Inhibiting PU.1 Protein May Hold Promise for Treating Fibrotic Diseases, Including Systemic Sclerosis

Inhibiting PU.1 Protein May Hold Promise for Treating Fibrotic Diseases, Including Systemic Sclerosis

Inhibiting the protein PU.1 has potential as a therapy to treat multiple fibrotic diseases, including systemic sclerosis, a new study contends.

The study reporting that finding, “PU.1 controls fibroblast polarization and tissue fibrosis,” was published recently in the journal Nature.

The PU.1 transcription factor is a central regulator of the pro-fibrotic molecular network in several fibrotic diseases. This study found that pharmacological inhibition of PU.1 was enough to promote fibrosis clearance by causing pro-fibrotic fibroblasts to return to a resting, non-fibrotic state.

The abnormal excessive deposition of collagen — a component of the extracellular matrix that supports and holds cells together — in the skin, which leads to tissue scarring, is the hallmark of systemic sclerosis. Scar tissue can accumulate and damage organs, including the lungs, liver, kidneys and gut.

Fibroblasts are the cells that, upon activation, release collagen and contribute to scarring development. In chronic inflammatory diseases,  fibroblasts degrade the extracellular matrix, but the mechanism underlying this opposing effect of fibroblasts remains unknown.

Researchers at the Friedrich-Alexander University (FAU), in Germany, compared the gene expression (transcriptome) pattern of samples from patients with different fibrotic diseases affecting the skin, lungs, liver, or kidneys. Skin biopsy samples from patients with systemic sclerosis and participants without the disease (controls) also were analyzed.

Overall, the team identified 58 transcription factors with an increased presence in pro-fibrotic genes. One particular factor, called PU.1, got the team’s attention because it showed a particularly high enrichment at these genes.

To examine the relevance of PU.1 in human fibroblasts isolated from fibrotic tissue, researchers deleted the gene (“knocked-out”).

Results showed that fibroblasts without PU.1 released less collagen, and that the levels of profibrotic factors, including α-smooth muscle actin (α-SMA) and F-actin, were similar to those seen in healthy, resting fibroblasts.

In contrast, increasing the levels of PU.1 in resting human fibroblasts, activated these cells and turned them pro-fibrotic, inducing the secretion of collagen, α-SMA and F-actin.

In different mouse models of fibrosis, deleting the PU.1 gene in fibroblasts lessened fibrosis. In turn, forced expression of PU.1 induced a pro-fibrotic profile in fibroblasts, and an increased activity of fibrosis-associated genes.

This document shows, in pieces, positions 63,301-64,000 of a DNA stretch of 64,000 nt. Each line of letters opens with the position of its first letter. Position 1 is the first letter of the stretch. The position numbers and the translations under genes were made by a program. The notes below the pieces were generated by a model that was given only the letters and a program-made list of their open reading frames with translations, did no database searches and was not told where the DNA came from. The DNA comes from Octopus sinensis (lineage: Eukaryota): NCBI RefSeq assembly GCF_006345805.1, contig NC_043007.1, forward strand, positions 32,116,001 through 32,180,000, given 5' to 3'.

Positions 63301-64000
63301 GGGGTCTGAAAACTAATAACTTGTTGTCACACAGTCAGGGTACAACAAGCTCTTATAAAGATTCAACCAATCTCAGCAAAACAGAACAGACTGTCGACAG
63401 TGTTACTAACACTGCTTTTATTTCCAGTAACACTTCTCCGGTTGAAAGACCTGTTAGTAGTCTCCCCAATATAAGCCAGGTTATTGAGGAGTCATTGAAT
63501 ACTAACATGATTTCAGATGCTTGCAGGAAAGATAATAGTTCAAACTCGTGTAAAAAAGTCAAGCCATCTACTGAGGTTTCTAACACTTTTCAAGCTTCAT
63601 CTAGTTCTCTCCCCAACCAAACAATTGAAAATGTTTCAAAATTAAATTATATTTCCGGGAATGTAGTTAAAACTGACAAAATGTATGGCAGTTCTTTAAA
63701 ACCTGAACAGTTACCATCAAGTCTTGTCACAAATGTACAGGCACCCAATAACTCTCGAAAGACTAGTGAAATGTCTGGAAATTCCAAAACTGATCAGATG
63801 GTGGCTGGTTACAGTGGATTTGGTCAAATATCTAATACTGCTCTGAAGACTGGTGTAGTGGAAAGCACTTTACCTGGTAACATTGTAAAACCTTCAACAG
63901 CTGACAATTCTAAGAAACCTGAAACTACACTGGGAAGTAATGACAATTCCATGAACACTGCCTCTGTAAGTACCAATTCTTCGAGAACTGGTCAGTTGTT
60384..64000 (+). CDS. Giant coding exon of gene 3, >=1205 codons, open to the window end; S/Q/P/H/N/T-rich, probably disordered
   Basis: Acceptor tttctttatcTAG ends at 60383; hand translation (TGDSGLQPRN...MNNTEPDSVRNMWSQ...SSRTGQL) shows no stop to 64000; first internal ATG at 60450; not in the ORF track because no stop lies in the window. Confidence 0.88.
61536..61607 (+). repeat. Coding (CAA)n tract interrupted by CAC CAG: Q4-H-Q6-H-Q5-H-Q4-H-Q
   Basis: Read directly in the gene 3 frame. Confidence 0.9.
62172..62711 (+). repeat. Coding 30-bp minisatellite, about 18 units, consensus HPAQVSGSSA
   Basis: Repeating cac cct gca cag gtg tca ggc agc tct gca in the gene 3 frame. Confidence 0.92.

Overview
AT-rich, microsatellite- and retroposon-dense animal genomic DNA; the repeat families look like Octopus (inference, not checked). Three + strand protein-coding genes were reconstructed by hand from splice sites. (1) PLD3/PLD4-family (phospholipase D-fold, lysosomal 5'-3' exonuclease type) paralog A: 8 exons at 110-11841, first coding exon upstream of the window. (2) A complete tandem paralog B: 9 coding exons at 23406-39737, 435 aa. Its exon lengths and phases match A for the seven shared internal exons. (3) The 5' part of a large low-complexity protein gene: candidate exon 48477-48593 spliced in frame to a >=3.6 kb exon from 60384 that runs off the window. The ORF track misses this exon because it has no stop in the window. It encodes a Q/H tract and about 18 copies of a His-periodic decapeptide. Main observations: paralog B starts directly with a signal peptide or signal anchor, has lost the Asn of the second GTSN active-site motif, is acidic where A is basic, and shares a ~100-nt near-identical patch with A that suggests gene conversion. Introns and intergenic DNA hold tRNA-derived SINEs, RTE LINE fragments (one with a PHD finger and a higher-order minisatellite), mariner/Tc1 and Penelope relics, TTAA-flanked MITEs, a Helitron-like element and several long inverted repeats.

“We were able to show that PU.1 is activated in various connective tissue diseases in the skin, lungs, liver and kidneys. PU.1 binds to the DNA in the connective tissue cells and [reprograms] them, resulting in a prolonged deposition of tissue components,” Andreas Ramming, the study’s senior author, said in a press release.

Pharmacological inhibition of PU.1 with a compound called DB1976  prevented skin fibrosis, and reduced the pre-established fibrotic lesions in animal models. This anti-fibrotic effect also was seen in animal models of lung and liver fibrosis.

“PU.1 is like the conductor in an orchestra,” Ramming added, “if you take it out, the entire concert collapses.”

Overall, the findings “suggest that PU.1 inhibition may represent an effective therapeutic approach to treat a wide range of fibrotic diseases,” the team concluded.

Patricia holds a Ph.D. in Cell Biology from University Nova de Lisboa, and has served as an author on several research projects and fellowships, as well as major grant applications for European Agencies. She has also served as a PhD student research assistant at the Department of Microbiology & Immunology, Columbia University, New York.
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Patricia holds a Ph.D. in Cell Biology from University Nova de Lisboa, and has served as an author on several research projects and fellowships, as well as major grant applications for European Agencies. She has also served as a PhD student research assistant at the Department of Microbiology & Immunology, Columbia University, New York.
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